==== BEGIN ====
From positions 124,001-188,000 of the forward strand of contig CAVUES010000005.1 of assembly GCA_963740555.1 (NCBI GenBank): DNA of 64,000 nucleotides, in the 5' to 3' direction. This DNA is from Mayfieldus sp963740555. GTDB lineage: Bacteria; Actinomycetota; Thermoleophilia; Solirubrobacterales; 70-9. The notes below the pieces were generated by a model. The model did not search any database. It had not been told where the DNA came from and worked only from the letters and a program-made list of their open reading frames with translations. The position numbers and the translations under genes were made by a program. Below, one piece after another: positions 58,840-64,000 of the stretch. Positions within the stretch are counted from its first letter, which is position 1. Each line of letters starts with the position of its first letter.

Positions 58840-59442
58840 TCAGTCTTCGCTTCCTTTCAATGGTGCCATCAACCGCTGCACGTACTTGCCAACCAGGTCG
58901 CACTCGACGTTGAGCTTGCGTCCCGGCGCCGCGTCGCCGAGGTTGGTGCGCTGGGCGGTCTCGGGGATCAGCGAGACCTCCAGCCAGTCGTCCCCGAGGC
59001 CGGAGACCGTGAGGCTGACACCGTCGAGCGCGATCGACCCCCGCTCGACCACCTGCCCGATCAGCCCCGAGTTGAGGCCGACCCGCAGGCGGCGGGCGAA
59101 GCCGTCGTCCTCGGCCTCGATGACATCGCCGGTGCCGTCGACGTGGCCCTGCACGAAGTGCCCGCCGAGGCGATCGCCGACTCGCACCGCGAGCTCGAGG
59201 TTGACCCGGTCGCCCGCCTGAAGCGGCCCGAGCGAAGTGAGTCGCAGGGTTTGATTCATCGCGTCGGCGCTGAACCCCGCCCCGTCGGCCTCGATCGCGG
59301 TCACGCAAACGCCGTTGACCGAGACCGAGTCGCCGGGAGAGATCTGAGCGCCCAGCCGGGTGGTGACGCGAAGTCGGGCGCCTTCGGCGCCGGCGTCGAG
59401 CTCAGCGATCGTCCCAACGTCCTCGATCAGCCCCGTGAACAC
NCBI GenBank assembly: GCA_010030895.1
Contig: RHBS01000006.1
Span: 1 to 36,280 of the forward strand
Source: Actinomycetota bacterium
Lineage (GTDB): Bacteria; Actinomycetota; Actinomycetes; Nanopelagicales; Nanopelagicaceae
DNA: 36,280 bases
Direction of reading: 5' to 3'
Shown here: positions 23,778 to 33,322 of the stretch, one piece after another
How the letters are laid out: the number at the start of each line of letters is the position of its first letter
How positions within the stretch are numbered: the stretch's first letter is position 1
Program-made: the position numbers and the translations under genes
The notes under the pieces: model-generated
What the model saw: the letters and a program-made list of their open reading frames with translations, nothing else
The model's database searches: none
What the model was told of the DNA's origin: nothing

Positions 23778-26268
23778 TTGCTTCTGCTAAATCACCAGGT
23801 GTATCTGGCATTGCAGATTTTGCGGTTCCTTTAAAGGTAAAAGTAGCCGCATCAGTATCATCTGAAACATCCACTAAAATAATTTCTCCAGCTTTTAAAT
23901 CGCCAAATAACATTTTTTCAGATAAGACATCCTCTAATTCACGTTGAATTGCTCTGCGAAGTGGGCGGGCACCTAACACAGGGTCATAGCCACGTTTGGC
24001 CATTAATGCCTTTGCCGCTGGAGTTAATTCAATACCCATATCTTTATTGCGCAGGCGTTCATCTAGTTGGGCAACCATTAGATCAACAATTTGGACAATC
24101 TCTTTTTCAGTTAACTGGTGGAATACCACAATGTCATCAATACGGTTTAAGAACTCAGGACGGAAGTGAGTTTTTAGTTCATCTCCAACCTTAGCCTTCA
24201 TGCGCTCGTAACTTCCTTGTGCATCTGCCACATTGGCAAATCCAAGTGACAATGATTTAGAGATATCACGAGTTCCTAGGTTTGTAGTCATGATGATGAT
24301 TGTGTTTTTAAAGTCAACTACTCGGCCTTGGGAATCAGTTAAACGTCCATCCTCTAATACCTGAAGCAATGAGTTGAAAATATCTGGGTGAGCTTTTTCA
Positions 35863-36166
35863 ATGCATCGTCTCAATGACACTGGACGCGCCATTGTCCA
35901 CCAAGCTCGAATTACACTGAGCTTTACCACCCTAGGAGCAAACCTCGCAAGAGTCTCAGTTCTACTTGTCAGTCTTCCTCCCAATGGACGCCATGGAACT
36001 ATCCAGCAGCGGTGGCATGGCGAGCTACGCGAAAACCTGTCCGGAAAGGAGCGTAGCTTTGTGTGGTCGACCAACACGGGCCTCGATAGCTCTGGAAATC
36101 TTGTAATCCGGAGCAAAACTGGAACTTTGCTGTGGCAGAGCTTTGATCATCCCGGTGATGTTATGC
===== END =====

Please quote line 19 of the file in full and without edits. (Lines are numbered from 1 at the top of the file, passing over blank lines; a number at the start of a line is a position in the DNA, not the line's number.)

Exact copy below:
How positions within the stretch are numbered: the stretch's first letter is position 1